R-1 Religious Worker Visas

Petitioning for R-1 Visas in South Florida

Immigration Attorney Serving St. Lucie & Martin Counties & Surrounding Areas

The Gaston Law Firm, P.A. can help lessen the confusion that might surround immigration law. We can provide insight into questions on filing fees, eligibility requirements, and processing times. If you have been offered a job in the United States by your religious denomination or organization, we can help with the process of obtaining a visa for work. The R-1 visa can allow you to work for up to 30 months while you are fulfilling the duties of your position.

A religious worker may include some of the following occupations:

  • Minister, priest, rabbi, monk, ordained deacon
  • Nuns, or religious brothers and sisters
  • Cantors or catechists
  • Religious hospital workers or health care providers
  • Religious instructors or counselors

The religious worker's duties should place them in a position to carry out the ministry and beliefs of the denomination. Those who work in administrative positions (such as janitors, clerks, fundraisers, accountants, choir members, etc.), whose work is not directly related to ministry are not eligible to file.

What Documents Are Required for Filing the R-1 Visa?

You must have been a member of your denomination for at least two years, and provide proof of membership. If you are a minister, you may need to provide a copy of your ordination and other documents that show you are qualified to work as a minister (such as transcripts of coursework taken while attending a theological school).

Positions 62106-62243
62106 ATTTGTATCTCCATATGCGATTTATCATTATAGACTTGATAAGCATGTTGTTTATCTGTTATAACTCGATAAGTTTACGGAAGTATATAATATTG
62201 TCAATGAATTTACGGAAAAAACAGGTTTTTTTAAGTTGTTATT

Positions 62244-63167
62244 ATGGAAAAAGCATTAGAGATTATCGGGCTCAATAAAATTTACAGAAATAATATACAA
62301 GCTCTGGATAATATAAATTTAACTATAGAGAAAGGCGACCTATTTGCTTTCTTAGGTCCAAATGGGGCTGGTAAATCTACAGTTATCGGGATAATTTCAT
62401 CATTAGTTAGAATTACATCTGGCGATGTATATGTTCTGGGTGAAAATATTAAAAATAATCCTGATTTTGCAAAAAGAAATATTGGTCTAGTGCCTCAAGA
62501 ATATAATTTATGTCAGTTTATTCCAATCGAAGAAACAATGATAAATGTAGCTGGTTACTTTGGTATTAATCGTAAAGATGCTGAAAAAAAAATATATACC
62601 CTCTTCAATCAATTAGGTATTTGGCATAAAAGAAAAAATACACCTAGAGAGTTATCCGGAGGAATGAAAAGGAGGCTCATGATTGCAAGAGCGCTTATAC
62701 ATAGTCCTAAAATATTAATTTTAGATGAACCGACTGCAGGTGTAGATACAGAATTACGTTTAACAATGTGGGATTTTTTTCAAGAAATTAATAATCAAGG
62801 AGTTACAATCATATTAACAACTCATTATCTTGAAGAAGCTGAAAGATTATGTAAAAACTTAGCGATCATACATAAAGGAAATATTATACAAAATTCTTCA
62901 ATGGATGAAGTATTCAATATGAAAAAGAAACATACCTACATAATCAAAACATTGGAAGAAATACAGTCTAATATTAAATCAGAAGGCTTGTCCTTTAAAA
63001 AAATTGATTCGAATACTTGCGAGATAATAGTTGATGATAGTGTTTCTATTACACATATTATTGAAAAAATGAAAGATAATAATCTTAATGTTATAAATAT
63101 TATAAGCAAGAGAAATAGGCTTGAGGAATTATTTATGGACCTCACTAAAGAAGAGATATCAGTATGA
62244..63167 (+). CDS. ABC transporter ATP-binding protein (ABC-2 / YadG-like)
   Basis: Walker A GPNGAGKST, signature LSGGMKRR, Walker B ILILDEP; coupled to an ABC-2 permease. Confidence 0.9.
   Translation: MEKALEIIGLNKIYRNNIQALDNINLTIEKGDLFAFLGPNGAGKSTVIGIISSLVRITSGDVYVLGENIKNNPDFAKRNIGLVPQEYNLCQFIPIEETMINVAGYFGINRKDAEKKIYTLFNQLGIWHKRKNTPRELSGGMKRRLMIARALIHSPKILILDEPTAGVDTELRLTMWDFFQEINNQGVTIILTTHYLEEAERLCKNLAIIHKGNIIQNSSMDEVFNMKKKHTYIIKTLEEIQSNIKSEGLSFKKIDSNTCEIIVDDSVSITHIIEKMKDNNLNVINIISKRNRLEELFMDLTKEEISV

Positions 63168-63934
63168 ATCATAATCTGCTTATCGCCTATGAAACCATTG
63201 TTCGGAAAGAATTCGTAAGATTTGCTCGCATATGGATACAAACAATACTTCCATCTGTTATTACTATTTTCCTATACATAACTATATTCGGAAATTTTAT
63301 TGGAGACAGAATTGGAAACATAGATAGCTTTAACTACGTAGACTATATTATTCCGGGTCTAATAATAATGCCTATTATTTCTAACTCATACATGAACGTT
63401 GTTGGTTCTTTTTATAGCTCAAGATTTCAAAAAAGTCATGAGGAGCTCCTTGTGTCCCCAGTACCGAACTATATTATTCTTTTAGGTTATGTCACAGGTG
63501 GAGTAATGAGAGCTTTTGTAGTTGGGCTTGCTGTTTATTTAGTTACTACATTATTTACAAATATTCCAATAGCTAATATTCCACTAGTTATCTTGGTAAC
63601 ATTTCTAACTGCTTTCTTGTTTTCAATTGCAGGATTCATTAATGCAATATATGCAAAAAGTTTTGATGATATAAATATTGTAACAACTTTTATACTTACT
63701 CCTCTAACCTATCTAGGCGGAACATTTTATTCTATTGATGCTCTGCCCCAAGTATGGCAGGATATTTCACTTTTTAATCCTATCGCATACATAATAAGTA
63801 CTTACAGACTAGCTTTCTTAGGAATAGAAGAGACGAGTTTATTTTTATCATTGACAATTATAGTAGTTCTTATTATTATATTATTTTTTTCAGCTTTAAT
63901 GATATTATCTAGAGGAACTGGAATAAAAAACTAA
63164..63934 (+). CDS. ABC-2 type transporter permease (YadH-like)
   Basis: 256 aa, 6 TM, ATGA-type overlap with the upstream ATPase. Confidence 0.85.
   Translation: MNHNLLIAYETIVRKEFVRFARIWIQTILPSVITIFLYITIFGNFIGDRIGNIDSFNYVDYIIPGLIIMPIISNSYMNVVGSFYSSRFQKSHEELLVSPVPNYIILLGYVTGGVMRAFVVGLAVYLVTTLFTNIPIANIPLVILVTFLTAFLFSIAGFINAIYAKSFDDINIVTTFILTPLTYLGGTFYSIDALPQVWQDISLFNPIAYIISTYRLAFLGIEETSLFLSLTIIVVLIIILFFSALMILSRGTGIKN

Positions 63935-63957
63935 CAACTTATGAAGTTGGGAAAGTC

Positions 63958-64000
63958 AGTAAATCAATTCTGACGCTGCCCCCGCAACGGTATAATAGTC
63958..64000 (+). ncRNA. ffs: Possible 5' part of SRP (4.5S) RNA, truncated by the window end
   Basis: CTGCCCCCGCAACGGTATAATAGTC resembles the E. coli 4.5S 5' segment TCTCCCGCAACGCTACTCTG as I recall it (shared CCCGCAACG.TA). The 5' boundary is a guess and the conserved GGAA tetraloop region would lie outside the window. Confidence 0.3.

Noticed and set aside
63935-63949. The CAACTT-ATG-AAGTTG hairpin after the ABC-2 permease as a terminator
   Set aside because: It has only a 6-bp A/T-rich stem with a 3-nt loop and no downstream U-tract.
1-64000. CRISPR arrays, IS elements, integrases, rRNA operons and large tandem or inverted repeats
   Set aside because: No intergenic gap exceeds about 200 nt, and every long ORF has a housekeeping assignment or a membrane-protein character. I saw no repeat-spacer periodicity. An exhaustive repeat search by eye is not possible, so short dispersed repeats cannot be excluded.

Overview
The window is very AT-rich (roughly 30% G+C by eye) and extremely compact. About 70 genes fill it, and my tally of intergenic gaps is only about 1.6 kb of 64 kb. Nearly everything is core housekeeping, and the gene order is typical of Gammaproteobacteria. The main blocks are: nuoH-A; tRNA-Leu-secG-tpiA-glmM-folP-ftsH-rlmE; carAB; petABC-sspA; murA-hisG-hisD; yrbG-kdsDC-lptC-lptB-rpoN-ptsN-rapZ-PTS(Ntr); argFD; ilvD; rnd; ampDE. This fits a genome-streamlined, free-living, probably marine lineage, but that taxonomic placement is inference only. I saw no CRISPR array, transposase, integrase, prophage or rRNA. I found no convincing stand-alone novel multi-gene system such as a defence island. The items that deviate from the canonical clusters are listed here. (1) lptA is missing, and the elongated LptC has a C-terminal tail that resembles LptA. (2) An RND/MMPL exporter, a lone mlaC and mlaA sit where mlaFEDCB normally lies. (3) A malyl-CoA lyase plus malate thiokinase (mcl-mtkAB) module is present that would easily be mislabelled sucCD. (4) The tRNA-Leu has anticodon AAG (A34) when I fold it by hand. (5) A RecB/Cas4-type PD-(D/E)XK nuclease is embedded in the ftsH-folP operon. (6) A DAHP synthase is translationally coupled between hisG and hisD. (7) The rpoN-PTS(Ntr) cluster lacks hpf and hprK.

Additionally, for your employer to sponsor your visa, the organization must have been present for at least two years, demonstrate that you will be working full-time (at least 35 hours a week), and present proof from the IRS of their status as tax-exempt and nonprofit.

Extending Your R-1 Visa

You may petition to extend your R-1 visa past 30 months, up to 60 months. After 60 months, you may be able to petition R-1 status again, however, you will be required to live outside of the United States for at least one year. You do not want to be found living in the United States illegally, so it is important to note that maintaining your R-1 status falls upon your ability to provide all of the proper documentation of your employment. This is why you need a knowledgeable South Florida immigration attorney to help you through the process and ensure that you are staying up to date with your paperwork. Representation in Fort Pierce, Stuart, Palm City, Vero Beach, Port St. Lucie, Okeechobee, Indiantown, and Port Salerno.

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